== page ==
There’s an interesting article on the situation in this months Atlantic Monthly. Basically, the Scots are in pretty much the same position as Texans – they are represented in the national government and have the opportunity to take part in the lawmaking process. They seem to be doing quite well at it, too – much more government money is going back to Scotland than is being paid in taxes. Like Texas, the Scots were once independent, but also like Texas, the fact had little relevance other than nostalgia.
Of course, has an ancient tradition of fighting the English. Too ancient – the rivalries and fights died out centuries ago. The reason why Scotland doesn’t have a legislature is because the Scottish legislature itself decided to disband itself as unnessary. Scotland is a part of Great Britain because they took over England (though the ascent of James I), not the other way around.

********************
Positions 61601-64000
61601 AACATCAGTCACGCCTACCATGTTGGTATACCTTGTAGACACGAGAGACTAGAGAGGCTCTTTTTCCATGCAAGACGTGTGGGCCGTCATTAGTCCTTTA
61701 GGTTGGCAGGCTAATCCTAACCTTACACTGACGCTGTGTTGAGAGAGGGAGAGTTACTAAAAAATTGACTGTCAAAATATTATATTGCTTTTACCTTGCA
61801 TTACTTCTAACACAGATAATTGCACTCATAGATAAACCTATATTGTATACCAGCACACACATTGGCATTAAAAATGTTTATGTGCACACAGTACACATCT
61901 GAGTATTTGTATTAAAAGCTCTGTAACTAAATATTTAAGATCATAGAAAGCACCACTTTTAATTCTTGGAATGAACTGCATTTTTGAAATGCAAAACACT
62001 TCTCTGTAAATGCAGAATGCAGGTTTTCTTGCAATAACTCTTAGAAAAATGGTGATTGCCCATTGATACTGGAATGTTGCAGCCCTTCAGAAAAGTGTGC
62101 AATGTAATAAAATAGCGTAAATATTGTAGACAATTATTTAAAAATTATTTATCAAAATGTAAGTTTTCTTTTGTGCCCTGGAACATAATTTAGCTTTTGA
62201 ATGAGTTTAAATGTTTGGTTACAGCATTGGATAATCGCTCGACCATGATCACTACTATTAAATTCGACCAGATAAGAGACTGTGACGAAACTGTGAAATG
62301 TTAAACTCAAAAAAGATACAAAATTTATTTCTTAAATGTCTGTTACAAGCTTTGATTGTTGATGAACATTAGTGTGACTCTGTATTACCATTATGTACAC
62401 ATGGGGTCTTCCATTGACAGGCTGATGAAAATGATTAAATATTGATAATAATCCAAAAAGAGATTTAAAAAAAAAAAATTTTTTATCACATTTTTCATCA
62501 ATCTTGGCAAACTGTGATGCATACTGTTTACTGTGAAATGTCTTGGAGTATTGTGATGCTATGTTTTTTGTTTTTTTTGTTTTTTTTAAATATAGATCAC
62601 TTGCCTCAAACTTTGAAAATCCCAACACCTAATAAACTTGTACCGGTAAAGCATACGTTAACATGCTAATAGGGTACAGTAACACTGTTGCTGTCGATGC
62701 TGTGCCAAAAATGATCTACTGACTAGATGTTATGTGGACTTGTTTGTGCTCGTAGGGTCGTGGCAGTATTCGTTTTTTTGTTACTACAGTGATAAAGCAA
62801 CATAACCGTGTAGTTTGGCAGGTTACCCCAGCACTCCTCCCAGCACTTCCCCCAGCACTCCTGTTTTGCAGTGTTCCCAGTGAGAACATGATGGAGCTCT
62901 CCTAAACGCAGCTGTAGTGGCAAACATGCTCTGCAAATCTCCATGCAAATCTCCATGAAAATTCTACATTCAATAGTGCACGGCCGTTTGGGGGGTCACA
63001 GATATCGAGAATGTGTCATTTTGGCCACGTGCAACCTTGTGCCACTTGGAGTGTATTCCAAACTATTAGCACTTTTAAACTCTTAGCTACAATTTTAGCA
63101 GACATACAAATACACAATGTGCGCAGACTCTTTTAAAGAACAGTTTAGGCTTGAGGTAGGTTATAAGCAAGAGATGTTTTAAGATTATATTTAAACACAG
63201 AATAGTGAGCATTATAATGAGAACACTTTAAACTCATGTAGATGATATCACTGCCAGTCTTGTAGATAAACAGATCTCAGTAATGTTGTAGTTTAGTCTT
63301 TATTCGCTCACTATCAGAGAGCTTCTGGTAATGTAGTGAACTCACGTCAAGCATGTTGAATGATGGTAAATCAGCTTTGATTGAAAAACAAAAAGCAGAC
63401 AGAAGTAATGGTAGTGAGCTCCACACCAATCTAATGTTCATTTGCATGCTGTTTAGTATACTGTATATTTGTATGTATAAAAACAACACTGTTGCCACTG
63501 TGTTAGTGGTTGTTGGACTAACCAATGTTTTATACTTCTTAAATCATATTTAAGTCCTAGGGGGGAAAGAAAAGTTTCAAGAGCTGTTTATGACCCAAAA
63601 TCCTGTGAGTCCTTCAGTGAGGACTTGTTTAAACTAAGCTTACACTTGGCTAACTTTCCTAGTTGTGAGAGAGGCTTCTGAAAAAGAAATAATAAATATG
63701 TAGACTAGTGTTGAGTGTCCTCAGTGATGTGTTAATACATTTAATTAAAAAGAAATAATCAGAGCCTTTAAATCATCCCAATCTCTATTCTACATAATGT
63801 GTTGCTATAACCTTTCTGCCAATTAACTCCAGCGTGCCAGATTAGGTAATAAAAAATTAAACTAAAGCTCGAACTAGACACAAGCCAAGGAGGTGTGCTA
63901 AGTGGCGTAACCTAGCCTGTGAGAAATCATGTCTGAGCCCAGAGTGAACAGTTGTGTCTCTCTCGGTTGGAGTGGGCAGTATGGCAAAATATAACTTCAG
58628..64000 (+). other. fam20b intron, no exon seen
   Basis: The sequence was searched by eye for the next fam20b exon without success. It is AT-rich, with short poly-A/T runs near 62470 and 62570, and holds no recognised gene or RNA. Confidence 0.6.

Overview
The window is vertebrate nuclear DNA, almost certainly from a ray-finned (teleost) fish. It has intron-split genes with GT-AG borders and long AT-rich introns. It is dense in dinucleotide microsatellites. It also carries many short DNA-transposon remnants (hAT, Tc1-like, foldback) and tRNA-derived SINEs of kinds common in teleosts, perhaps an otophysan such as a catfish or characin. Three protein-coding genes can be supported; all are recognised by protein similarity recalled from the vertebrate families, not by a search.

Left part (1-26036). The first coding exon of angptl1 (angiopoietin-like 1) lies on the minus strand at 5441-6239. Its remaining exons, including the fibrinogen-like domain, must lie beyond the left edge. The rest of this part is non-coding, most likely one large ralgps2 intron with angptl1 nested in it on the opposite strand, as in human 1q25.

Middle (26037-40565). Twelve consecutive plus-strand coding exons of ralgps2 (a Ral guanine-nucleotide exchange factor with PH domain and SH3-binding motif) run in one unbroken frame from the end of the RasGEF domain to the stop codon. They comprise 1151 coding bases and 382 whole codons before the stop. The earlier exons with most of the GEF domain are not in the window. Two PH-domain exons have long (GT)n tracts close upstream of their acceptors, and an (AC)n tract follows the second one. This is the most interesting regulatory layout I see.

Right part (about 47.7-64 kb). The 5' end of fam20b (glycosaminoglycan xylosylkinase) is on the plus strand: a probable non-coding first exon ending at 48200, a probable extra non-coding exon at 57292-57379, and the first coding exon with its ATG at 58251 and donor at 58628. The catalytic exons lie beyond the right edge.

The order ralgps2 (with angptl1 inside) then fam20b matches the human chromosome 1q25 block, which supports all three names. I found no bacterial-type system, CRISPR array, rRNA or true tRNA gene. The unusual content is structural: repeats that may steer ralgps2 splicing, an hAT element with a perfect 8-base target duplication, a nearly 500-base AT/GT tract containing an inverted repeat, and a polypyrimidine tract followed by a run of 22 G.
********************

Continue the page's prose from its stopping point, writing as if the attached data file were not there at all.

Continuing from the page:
The issue is part of the bigger issue of tribalization. People around the world are more and more identifying themselves with one small ethnic group and reviving “traditions.”
Take the number one symbol of Scotland: the kilt. It was invented by an Englishman in 1727. No one in Scotland would be caught dead wearing them (except the most destitute) until England decided to ban them in 1745. Suddenly they became the thing to wear. The tartan was invented at the same time, for the same reason. If England hadn’t banned the kilt, no one would be wearing them today. So most of the “revered traditions” of Scotland are not what most people think.
There is a strong trend of people to identify themselves into smaller and smaller tribes instead of uniting for the common good (“common good” seems to be a forgotten concept these days). This didn’t work particularly well in the Balkans, but the fact doesn’t stop the trend toward fragmenting societies.